"This is hogwash," holds Sarkar, "because Hindutva is nothing if not a concentrated expression of intolerance, which believes in forcibly asserting and imposing Hindu primacy or supremacy on a society that is deeply plural, multicultural and multireligious."
The BJP claims to be uniquely concerned about and determined to fight terrorism, and makes security a central plank of its politics. Its hypocrisy and double standards on terrorism have shocked secular liberals in India. They are anxiously watching the United Progressive Alliance government's moves.
"The discovery of this network throws up a major challenge to the Indian state," says Zoya Hasan, an eminent political scientist, who is currently a member of the National Commission on Minorities. "The state has been tainted in the past by its perceived softness towards majoritarian and Hindu-communal groups. For instance, a Congress government allowed the Babri mosque to be demolished by the Hindutva forces in 1992.
"If the ruling United Progressive Alliance government rises to the challenge and pursues the investigation and prosecution in the present case through to the end, it will have made a major contribution to the reaffirmation of secularism in India,’’ Hasan said.
by Praful Bidwai
__The Congress could not have defeated Narendra Modi without grasping why Hindutva is so uniquely powerful in Gujarat and without confronting it at its roots. __
AS the Congress licks its wounds after its mauling in Gujarat, all manner of explanations are being trotted out for its poor electoral showing: divisions in the anti-Bharatiya Janata Party (BJP) vote in a dozen northern Gujarat constituencies because of Congress “rebels”, the Bahujan Samaj Party’s spoiler role in Kutch and Saurashtra, over-reliance on discredited BJP dissidents, and poor campaigning tactics.
There is doubtless some validity in these explanations. It is also true that the Congress lost about 20 seats by margins as narrow as 2,000 votes. Focussed campaigning and aggressive debunking of Narendra Modi’s extravagant claims about “development” and “good governance”, along with a projection of equitable pro-poor alternatives, would probably have yielded improved results.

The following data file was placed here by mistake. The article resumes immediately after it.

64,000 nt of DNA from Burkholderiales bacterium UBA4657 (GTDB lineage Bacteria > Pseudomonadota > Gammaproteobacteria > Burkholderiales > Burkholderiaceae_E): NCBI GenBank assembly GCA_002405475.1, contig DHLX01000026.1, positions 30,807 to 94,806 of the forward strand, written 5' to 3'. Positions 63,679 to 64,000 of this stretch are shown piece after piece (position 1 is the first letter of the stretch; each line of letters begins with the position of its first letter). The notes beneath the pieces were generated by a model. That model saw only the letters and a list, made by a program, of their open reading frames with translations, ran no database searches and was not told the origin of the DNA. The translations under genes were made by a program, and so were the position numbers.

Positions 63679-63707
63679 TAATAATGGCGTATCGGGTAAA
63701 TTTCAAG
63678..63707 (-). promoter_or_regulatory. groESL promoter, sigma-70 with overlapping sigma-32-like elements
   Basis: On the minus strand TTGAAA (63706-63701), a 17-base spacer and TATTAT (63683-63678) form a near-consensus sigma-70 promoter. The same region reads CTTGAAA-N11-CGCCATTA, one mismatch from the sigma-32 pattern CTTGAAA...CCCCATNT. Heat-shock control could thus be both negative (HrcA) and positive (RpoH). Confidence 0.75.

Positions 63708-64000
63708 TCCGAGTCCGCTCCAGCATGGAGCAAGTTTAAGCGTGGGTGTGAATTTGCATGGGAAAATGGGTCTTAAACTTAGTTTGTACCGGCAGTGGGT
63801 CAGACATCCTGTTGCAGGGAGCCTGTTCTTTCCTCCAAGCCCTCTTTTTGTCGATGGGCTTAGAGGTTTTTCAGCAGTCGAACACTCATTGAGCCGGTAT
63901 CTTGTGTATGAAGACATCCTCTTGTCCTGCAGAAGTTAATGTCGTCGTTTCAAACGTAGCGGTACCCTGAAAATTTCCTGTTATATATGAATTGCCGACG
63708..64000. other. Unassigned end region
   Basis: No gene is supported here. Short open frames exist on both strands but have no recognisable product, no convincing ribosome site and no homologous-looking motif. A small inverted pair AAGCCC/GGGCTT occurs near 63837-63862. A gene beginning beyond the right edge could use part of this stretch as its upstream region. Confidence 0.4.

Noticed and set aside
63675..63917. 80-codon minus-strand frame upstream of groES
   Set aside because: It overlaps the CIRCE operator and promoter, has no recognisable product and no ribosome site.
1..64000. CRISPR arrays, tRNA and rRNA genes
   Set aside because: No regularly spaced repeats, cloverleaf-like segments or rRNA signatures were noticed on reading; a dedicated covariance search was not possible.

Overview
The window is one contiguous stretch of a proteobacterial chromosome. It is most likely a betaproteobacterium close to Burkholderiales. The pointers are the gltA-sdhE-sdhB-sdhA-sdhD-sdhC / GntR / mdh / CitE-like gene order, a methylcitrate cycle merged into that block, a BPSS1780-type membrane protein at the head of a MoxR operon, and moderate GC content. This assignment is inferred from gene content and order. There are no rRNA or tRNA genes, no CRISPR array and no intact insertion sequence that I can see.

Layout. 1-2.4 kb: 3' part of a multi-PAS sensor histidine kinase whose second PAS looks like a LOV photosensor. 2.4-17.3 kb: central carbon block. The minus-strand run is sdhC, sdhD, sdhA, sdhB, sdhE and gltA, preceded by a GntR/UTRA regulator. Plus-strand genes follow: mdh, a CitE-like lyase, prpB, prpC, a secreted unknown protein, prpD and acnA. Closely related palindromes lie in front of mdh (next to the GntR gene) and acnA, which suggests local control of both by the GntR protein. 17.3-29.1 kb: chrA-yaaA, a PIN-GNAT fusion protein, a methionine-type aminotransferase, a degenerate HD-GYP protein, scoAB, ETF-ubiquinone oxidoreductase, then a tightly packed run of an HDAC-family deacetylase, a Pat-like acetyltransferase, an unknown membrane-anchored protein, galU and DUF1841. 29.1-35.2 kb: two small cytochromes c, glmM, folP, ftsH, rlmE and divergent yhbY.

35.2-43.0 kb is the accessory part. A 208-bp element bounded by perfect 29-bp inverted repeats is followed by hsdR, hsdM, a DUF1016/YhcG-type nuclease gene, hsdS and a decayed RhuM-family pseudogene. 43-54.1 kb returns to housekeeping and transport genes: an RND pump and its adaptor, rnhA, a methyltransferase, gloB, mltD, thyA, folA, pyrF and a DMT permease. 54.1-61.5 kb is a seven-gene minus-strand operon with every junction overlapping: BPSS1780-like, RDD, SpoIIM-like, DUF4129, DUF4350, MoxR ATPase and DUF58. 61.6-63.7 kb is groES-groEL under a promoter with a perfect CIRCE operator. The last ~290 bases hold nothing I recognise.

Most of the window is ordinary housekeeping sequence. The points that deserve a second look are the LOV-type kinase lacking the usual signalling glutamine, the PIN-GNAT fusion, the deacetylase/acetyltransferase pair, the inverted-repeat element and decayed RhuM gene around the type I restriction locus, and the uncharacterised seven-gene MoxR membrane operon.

However, the sad truth is that these factors could not have countered fully the powerful pull of aggressive Hindutva in Gujarat, strengthened under Gujarat’s ultra-conservative upper-class savarna (upper-caste)-dominated ruling social coalition.
The Congress deluded itself that the election would be a “normal” contest in which the arithmetic of caste, class, ethnicity and region would prevail. It would have to do nothing special to counter the challenges posed by Narendra Modi through his virulent Hindu communalism, appeal to Gujarati hubris via a chauvinistic sub-nationalism masquerading as Gujarati asmita (self-respect), and an authoritarian personality cult.
The Congress refused to counter Modi’s core-agendas and instead caved in by adopting a “soft Hindutva” posture and ducking all issues pertaining to the pogrom of 2002 and after, including the State’s continuing victimisation and exclusion of Muslims. It did not question Modi’s Gujarati-chauvinist orientation. Even on “development” and “governance”, it failed to mount a convincing campaign offering alternatives favourable to working people.
Consider development. Despite high GDP growth, Gujarat’s rank in areas such as health, literacy, education, and hence human development and gender empowerment, has been slipping, according to the official Human Development Report (2004). Nothing bears more eloquent testimony to Gujarat’s unbalanced and warped development than the fact that 74.3 per cent of its women and 46.3 per cent of its children are anaemic.
Gujarat’s indices of patriarchy are frightening. The sex-ratio is an abysmal 487:1000 in the 0-4 age-group and 571 in the 5-9 age-group (national averages, 515 and 632 respectively). Gujarat’s health indices are barely higher than Orissa’s. The proportion of children under age 2 who receive complete vaccination fell from 53 to 45 per cent between 1998-99 and 2005-06. In social sector spending as a proportion of public expenditure, Gujarat ranks a lowly 19 among 21 major States.
Gujarat boasts good-quality highways, including the gleaming Ahmedabad-Baroda expressway. But so high is the toll for using the expressway that the bottom half of the population is forced to use camel- or bullock-carts. The road has cut off villages from one another and caused flooding by blocking natural drainage.
Gujarat is rapidly industrialising. But the industries that have flourished the most are all highly hazardous or polluting: poisonous chemicals (Vapi is among the world’s 10 worst toxic hubs); textile dyeing; ship-breaking; and diamond polishing, which turns people blind in their thirties. Gujarat has not still recovered from the de-industrialisation of the 1980s when its textile mills closed down. Its performance on labour rights is appalling. On minimum wages, it ranks eighth among all States, much below its per capita income rank (fourth).